quinta-feira, 24 de novembro de 2016

Untied Kingdom (…or how to come to terms with your culture) with The Wolfhounds - An Interview

Bem, se você acompanhou os últimos 30 anos do que foi feito na música independente mundial o nome The Wolfhounds certamente não soará estranho, pelo contrário, certo?

Só pra situar, o The Wolfhounds é uma das principais bandas da saudosa class of 86, sem contar que David Callahan quando do término do Wolfhounds, ele mais Margaret Fiedlee montaram o Moonshake, e muitas e muitas histórias, quer saber mais, sugiro que faça esta leitura aqui e entenda mais do que estou falando.

Pelo segunda oportunidade, o TBTCI tem a honra de conversar com o mestre David sobre o novo álbum do Wolfhounds, "Untied Kingdom (...or how to come to terms with your culture)", um discaço que segue a linhagem de grandiosos álbuns da banda.

Muito ao contrário do que fazem as bandas que retornam atrás de grana e ficam paradas no tempo, o The Wolfhounds consegue se reinventar e esta mais atual do que nunca.

Sras e Srs co ma palavra Mr. David Callahan.

***** Interview with The Wolfhounds (David Callahan) *****

Q. Hello David, first, congratulations on the new album, it's really brilliant, what is your analysis after conclusion of album? Are you happy with the result? 
A. Thanks. I think it’s the best thing we’ve ever done, not just because of the quality of the songs but also because it’s the first thing we’ve done that works as a coherent whole, rather than just being a collection of songs. The closest we’ve come before to this is with Bright & Guilty in 1989, which had a similar ‘state of the nation’ feel but was more abstract. On Untied Kingdom I think we’ve managed to capture a real sense of the current political and social unease in our country (which has parallels in the rest of the world, of course) while simultaneously being more melodic and more experimental than usual. I’m dead proud of it. There are always things I would change after finishing recordings, but there are less of them this time around.

Q. How was the process of creating the album?
A. Prolonged, but steady. We recorded the drums and some of the louder more feedbacky guitars in a couple of studio sessions, but otherwise added overdubs at home. It was great fun getting guest vocalists round to my house to record in my hall and bedroom, and engrossing trying to sync the different layers of vocal recorded on my iPhone for Apparition. It was also fun getting the files of what other people had done on top of the backing tracks when I sent them over. Sometimes these changed the feel of the songs in ways I didn’t envisage, like when Terry Edwards added the horns to My Legendary Childhood.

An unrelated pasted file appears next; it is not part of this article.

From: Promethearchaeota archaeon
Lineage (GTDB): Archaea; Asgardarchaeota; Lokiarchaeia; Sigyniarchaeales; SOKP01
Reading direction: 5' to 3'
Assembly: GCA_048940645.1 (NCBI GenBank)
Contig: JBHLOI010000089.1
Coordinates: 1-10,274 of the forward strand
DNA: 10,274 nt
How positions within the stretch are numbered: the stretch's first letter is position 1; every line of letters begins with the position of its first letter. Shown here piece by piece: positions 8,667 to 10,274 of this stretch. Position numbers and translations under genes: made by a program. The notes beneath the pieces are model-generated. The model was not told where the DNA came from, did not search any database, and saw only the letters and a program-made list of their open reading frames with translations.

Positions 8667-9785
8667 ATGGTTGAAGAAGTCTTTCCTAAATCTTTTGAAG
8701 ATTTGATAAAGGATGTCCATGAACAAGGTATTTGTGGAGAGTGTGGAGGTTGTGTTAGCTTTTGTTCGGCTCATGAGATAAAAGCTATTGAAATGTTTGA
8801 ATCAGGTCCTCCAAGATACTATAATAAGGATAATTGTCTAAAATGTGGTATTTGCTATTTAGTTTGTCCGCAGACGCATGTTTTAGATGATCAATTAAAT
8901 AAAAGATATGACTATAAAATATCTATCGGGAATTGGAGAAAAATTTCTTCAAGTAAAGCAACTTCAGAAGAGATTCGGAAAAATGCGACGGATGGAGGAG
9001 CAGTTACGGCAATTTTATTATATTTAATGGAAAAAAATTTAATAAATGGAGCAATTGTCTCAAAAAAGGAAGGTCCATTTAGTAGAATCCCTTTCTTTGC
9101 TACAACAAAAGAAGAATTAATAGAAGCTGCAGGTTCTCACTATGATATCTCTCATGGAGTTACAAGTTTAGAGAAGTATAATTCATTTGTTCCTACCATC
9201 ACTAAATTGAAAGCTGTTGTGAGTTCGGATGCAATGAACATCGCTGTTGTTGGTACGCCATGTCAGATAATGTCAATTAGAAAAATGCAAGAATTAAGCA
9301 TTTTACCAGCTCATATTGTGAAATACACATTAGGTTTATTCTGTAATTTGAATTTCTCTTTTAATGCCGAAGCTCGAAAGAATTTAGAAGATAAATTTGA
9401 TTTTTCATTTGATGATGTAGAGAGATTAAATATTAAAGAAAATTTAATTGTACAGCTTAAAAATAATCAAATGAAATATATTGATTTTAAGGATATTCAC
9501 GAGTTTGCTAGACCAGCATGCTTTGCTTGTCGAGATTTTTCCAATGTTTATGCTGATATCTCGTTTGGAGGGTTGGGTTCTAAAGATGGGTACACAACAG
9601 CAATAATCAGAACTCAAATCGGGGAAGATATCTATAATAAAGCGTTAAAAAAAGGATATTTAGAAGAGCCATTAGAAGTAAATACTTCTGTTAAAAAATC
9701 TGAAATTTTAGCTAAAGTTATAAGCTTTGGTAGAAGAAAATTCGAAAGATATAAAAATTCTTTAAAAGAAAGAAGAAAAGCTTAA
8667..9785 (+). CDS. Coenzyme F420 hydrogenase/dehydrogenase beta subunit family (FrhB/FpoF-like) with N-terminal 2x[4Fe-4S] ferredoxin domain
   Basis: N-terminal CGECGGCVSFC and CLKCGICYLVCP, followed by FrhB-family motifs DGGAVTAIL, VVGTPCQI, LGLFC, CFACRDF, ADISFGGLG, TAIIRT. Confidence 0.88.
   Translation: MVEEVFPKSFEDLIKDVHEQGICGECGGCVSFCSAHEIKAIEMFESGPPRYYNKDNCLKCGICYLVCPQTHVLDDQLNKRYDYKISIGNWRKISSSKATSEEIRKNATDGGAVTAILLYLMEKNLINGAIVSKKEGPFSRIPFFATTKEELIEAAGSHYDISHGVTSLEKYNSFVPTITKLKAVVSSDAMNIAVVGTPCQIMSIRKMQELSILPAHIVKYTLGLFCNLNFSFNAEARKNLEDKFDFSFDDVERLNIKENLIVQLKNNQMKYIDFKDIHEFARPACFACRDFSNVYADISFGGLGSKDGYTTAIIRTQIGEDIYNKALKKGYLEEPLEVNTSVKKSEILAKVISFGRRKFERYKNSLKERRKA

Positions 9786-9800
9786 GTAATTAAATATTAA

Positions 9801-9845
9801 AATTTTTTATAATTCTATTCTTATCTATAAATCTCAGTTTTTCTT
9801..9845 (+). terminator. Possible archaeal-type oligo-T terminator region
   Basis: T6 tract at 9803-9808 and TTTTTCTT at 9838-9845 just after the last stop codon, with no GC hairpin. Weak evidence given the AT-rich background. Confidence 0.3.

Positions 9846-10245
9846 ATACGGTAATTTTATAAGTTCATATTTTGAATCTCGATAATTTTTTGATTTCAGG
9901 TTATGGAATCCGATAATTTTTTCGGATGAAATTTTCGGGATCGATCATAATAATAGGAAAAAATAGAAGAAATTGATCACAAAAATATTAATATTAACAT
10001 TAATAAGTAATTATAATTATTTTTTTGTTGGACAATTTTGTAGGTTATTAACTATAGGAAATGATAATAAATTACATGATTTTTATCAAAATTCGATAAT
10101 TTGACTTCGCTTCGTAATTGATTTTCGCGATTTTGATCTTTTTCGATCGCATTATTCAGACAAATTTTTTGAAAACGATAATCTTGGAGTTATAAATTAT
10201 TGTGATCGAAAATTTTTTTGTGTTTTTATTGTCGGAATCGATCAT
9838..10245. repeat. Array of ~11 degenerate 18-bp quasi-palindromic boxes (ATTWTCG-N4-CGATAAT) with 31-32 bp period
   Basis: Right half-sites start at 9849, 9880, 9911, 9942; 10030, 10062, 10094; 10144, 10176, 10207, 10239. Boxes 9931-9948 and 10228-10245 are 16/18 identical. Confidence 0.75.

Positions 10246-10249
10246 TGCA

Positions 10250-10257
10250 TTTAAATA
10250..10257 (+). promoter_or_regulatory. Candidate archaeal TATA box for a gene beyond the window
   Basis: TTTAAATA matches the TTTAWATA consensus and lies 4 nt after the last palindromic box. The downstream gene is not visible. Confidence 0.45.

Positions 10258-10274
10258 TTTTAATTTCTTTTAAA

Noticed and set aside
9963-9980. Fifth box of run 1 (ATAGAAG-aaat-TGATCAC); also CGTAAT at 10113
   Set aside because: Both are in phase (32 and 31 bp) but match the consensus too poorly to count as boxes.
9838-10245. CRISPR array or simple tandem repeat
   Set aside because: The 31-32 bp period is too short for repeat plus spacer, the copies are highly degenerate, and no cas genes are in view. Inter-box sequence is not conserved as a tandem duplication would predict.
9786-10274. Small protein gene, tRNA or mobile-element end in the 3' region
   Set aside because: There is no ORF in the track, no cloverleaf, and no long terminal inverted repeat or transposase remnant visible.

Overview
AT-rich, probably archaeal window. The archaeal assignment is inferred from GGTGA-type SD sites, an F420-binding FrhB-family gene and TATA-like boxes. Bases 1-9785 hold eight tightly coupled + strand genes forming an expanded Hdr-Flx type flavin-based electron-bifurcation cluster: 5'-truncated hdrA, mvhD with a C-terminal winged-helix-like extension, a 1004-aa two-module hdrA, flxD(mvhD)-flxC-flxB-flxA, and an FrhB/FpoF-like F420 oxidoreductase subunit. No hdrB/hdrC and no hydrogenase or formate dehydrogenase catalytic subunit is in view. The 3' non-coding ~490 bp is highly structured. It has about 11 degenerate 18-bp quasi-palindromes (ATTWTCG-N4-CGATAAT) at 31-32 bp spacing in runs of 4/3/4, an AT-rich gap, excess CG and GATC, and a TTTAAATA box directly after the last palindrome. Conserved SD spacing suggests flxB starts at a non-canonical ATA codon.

The LP really started to take shape when I wrote Apparition (which was just sung straight into my phone) and Across the River of Death, written while I was investigating a new tuning I’d made up attempting to emulate those West African ‘desert blues’ tunings. These songs were clearly a beginning and an end, and everything else pretty much slotted in between with very little work. It was also good to work some of the songs in live before finishing them – that gave them an edge of excitement that is really hard to get any other way. There are songs left over which also indicate a new direction, but we’ll see ...

Q. What are the main differences between "Untied Kingdom (…or how to come to terms with your culture)" and "Middle Aged Freaks"?
A. Middle Aged Freaks was always conceived as a compilation rather than a coherent whole, though the songs mostly hang together, I’m happy with most of those songs, though they’re mostly just recordings of the band playing together as we would live. That’s good, but the Untied Kingdom songs have room to breathe and fir off in all directions and hopefully on all cylinders.

Q. What were the influences for creating the album?
A. We’ve always been eclectic listeners, but the new LP pushes forward my idea that garage/punk/indie/guitar/whatever music can be just as expressive as any other form of pop music. If you really get into it, every song has tons of musical ideas bubbling under the surface, and I really worked hard on the nuances in the lyrics, giving them double or triple meanings where possible. It was important to mix electronics, samples, male and female vocals, and various extracurricular instruments into the whole, while still retaining that noise-pop edge. Andy’s use of the bulbul tarang he got off eBay on Fire in the Home is a high point for me, as are the electric violin lines that Paul Warwick added on to The Stupid Poor and Across the River of Death. The influences are more general than specific – you can hear echoes of folk, techno, 70s African music, garage punk, rockabilly and the avant garde in there, I think – all stirred up in big fruit cake. I’d like to bring more of that out in future, but we’ll see.

Q. What are your plans for 2016/2017?
A. Both Andy and myself have solo recordings almost ready, while I have a sampling/electronics project which has been long in gestation, which will either come out as a Moonshake record or something else. We’ll be playing more Wolfhounds shows, and there are several songs ready for rehearsal with a view to planning our next move. I’m open to more collaborations like I did with Manyfingers last year, and there will also be more of the acoustic shows which I started performing about a year ago.